Bondage Site Webmaster Sues County Over Alleged Civil Rights Violations

Anne Winter
KINGSTON, Wash. — Bondage site HouseOfGord.com operators Jeffrey and Susan Marie Owen have filed suit in U.S. District Court against several Kitsap County officials, citing civil rights violations.

The suit is a result of a search of the couple’s residence using a warrant that was allegedly obtained without probable cause to believe that the Owens were operating a “sexual encounter center.”

The Kitsap County code describes a sexual encounter center as a business in which one of the following takes place: “(1) Physical contact in the form of wrestling or tumbling between persons of the opposite sex, or (2) Activities between male and female persons of the same sex when one or more … is in a state of nudity or seminude.”

The Owens’ lawyer, Robert Apgood, said the couple use their home to occasionally photograph models for their website. He told XBIZ that county officials prepared their search warrant without any evidence that the location, which is located within 1,000 feet of a school, was being used to as a sexual encounter center.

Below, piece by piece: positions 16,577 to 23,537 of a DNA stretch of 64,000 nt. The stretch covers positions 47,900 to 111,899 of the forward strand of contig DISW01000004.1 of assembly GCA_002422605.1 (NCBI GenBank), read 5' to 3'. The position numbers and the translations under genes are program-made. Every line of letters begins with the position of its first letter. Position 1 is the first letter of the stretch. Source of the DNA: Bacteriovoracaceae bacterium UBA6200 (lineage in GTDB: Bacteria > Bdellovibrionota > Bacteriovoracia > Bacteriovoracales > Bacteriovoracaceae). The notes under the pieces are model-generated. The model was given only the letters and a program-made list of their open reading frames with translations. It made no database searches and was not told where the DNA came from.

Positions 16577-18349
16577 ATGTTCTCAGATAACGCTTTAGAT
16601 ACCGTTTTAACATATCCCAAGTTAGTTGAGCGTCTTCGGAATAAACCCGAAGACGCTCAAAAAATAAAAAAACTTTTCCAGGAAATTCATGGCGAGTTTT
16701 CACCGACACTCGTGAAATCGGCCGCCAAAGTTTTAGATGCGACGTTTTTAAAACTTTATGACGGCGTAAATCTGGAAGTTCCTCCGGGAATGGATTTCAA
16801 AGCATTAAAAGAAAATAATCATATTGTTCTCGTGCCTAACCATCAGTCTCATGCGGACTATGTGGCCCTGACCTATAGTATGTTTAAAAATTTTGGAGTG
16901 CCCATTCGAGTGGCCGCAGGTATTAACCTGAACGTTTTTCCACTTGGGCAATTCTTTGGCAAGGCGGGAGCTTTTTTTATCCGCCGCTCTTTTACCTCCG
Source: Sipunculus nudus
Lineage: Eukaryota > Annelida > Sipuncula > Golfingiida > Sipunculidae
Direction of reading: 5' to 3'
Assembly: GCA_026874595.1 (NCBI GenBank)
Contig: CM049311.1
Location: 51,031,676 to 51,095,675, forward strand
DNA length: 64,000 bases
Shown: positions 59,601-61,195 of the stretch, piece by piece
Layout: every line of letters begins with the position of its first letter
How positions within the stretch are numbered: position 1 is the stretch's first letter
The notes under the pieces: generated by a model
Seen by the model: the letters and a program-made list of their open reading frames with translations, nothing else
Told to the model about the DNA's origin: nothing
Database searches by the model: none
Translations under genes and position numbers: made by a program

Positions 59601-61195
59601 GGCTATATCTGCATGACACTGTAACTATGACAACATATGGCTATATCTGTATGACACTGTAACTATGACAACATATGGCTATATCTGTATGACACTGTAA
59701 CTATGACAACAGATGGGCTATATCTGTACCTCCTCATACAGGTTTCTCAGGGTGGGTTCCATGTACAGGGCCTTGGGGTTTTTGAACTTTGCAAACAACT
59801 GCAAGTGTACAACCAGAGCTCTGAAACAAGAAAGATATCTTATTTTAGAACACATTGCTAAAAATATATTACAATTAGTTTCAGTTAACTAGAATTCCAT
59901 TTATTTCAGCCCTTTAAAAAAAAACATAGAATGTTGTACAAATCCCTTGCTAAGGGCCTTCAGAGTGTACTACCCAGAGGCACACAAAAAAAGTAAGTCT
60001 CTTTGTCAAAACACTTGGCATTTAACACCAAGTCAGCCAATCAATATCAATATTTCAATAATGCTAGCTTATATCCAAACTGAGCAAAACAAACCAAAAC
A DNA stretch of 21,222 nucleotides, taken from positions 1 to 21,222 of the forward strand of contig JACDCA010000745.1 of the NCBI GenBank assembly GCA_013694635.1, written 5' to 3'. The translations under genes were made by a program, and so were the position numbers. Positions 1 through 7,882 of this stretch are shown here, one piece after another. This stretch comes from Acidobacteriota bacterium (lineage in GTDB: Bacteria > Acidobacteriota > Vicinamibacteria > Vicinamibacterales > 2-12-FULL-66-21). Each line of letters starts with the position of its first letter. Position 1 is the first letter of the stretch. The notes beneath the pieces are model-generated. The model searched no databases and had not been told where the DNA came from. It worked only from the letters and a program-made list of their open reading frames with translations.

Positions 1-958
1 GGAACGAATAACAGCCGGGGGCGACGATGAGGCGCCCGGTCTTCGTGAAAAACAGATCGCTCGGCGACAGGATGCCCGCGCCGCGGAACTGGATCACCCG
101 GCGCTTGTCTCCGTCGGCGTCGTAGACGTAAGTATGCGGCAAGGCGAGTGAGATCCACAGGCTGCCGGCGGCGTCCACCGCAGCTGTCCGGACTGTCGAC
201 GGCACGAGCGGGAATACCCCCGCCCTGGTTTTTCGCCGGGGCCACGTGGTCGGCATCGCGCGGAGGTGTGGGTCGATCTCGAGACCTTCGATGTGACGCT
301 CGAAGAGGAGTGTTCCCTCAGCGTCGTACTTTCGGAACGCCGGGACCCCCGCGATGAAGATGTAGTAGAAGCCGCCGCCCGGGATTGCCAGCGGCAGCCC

Apgood said none of the items seized during the search could be used as evidence.

Apgood also said it is possible that the search was made solely because of a rumor North Kitsap School District Superintendent Eugene J. Medina had told Lieutenant Earl Smith, saying that Mr. Owen was operating a “sex bondage site” out of his home.

Kitsap prosecutor Russell Hauge told XBIZ that, to his recollection, the search warrant was issued after pictures of BDSM acts taking place in the Owens’ driveway surfaced. This violated the county’s 1,000-feet rule.

However, Apgood said this violation had nothing to do with why the warrant was issued. Plus, he said, the driveway was blocked from the main road by 50 feet of trees and could not have been seen by passers-by.

Lingering resentment resulting from a lawsuit Jeffrey Owen filed against the school district in 2004 may have sparked Medina to share the rumor, Apgood said. Apgood believes the county officials acted with malice, not for the purpose of justice.

Hauge said he simply wants the Owens to keep their business indoors.